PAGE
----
Overcoming Miss Conception
Updated: 21 hours ago
Meet Miss Conception – AKA “contagious falsehoods” because they are so common. In honor of nutrition communication, how many of these misconceptions have you heard…?
“Sugar causes hyperactivity.” NOPE
“Apple cider vinegar helps you lose weight.” ‘fraid not
“Swallowed gum takes 7 years to digest.” It doesn’t.
What are some other misconceptions that are widely believed?
Do you believe you lose body heat most rapidly from your head? You don’t.
Do you believe bats are blind? They aren’t.
Do you believe cracking your knuckles gives you arthritis? It won’t.
People who believe these will likely fall for Fake News.
Good news and bad news about fake news
I have some good news and some bad news about fake news. First the good news – According to a survey of how well people trust online sources, only 5% said they trusted social media as a source of accurate news all of the time. (1)
However, there is also bad news – according to research – misconceptions such as “vaccines cause autism” – can be harder to change than ignorance about a topic – because those who believe it consider themselves well-informed and believe it with great certainty. (2,3,4)
Not only that, but falsehoods spread faster and further than the truth via social media. A study comparing the diffusion of 126,000 stories on Twitter, found a 70% higher probability for people to share lies over the truth. (5)
Why do people fall for misconceptions?
A recent article in National Geographic provided a number of reasons people fall for misconceptions, misinformation, conspiracy theories, and other falsehoods. (6) These include:
People are inundated with a “deluge of data muddled with falsehoods” which has been coined an “infodemic” by the World Health Organization.
Misinformation often provides a simple explanation and gives people a sense of control.
When people are anxious they crave “cognitive closure,” or shortcuts to decision-making, and are less likely to think critically.
As misinformation is repeated it becomes increasingly believed. “The brain mistakes familiarity for truth.” This can even happen when a media story or article presents misinformation as false.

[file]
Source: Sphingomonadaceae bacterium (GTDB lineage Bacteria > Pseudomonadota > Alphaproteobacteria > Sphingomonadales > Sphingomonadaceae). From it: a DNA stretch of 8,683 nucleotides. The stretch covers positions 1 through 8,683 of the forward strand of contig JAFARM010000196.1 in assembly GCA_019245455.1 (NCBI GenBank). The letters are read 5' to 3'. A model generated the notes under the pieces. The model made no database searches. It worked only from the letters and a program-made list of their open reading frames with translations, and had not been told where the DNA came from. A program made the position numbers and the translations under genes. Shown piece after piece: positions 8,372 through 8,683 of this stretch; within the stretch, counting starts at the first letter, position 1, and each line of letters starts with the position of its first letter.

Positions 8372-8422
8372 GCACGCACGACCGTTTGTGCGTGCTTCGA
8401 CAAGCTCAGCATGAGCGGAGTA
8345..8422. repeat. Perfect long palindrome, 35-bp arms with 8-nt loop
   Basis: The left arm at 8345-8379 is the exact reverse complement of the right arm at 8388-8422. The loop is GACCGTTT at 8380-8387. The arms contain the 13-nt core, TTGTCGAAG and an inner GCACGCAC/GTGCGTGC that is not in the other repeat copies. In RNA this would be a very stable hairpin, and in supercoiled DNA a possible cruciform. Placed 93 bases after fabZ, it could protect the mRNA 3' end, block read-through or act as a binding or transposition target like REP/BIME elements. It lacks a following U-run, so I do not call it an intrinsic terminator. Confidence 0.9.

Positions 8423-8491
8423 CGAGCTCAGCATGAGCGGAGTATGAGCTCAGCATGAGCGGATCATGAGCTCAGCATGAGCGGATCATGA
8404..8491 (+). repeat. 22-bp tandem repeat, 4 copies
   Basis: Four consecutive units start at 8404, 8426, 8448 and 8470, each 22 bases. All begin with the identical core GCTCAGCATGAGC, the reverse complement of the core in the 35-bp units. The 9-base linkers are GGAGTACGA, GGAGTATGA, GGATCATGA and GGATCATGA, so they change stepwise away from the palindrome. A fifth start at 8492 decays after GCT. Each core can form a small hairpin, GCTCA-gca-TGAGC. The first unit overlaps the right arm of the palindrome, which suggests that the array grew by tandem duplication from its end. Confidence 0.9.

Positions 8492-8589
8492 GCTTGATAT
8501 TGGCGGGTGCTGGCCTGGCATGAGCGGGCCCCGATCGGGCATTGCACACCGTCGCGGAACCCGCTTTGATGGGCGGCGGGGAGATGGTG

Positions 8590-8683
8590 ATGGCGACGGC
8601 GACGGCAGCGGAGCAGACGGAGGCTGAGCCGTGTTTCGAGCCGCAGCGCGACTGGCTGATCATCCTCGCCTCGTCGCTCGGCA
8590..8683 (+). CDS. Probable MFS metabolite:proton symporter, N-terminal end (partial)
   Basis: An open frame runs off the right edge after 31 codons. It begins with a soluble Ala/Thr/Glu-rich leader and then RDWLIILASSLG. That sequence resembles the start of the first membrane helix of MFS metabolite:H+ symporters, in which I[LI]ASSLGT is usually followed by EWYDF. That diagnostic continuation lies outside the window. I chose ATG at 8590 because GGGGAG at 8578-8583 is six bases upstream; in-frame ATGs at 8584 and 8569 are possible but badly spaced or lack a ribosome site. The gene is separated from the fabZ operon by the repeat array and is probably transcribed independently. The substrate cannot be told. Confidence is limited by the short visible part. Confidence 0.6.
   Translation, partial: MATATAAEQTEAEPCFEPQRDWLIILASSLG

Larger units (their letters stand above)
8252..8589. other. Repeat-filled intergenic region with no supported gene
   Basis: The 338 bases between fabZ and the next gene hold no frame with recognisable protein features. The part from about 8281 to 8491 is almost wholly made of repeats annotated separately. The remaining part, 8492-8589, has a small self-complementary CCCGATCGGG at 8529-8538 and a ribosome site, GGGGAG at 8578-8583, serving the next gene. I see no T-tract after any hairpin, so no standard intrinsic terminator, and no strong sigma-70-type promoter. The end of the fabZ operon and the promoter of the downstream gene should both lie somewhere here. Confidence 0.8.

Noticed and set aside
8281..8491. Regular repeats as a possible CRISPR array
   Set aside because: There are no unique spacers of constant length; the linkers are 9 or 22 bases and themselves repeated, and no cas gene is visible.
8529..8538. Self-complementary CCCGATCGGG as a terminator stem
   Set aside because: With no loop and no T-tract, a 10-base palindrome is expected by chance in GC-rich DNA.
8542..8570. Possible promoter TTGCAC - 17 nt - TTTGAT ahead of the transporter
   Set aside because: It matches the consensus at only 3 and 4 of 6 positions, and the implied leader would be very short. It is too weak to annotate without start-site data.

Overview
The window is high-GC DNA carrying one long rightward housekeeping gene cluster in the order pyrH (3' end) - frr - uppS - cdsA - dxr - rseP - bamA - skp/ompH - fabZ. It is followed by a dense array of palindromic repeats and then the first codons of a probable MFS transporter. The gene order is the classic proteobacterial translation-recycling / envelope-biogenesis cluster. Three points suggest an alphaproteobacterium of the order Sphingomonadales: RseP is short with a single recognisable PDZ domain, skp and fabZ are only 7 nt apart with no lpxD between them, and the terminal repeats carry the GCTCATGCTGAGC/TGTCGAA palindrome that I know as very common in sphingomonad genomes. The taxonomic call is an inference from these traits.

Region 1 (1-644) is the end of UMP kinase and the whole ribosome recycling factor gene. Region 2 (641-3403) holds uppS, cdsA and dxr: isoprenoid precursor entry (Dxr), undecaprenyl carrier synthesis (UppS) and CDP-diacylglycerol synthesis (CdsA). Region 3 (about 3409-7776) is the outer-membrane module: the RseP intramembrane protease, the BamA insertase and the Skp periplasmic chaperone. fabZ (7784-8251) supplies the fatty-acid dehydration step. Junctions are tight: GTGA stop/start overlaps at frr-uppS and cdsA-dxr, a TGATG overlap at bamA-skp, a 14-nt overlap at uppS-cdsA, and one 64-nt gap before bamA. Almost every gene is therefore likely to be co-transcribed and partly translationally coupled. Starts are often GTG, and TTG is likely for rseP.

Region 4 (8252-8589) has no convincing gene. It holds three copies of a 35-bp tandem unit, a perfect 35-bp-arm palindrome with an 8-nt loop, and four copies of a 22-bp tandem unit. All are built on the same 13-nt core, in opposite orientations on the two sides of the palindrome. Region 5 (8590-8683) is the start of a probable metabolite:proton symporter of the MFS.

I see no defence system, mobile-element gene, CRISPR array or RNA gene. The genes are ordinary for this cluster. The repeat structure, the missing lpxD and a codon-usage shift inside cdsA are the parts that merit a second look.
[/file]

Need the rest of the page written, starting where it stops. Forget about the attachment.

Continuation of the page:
Believing conspiracy theories is one way for people to deal with the psychological turmoil resulting from real or perceived failure.
People defend the viewpoints of groups they are loyal to and are wary of the opinions and beliefs of outsiders.
Can people learn to separate fact from fiction?
It is possible to learn how to separate fact from fiction and Communicating Nutrition: The Authoritative Guide covers this important topic in Chapter 5. A contributing author to this chapter, Alice Henneman, MS, RDN, FAND, created a free PowerPoint that is available for download here: https://www.nutritioncommunicator.com/resources-to-supplement-the-book
Miss Conception is only one of many ways we miscommunicate. Check out these other posts:
Miss Communication Conquers Miscommunication: https://www.nutritioncommunicator.com/post/2019/04/05/miss-communication-conquers-miscommunication
Discovering your arch nemesis: https://www.nutritioncommunicator.com/post/2019/10/04/who-is-your-arch-nemesis
“People don’t like not knowing things, and often feel obliged to form opinions about things they don't understand. To discourage people from clinging to false beliefs, we should encourage the idea that it’s rational to change one’s mind in the face of new information.” ~ Joseph A. Vitriol, social and political psychologist, Stony Brook University
2. Pasek, et al. J. of Communication, 2015
3. Freed, et al. Pediatrics, 2010
4. Nyhan, et al. Medical Care, 2013
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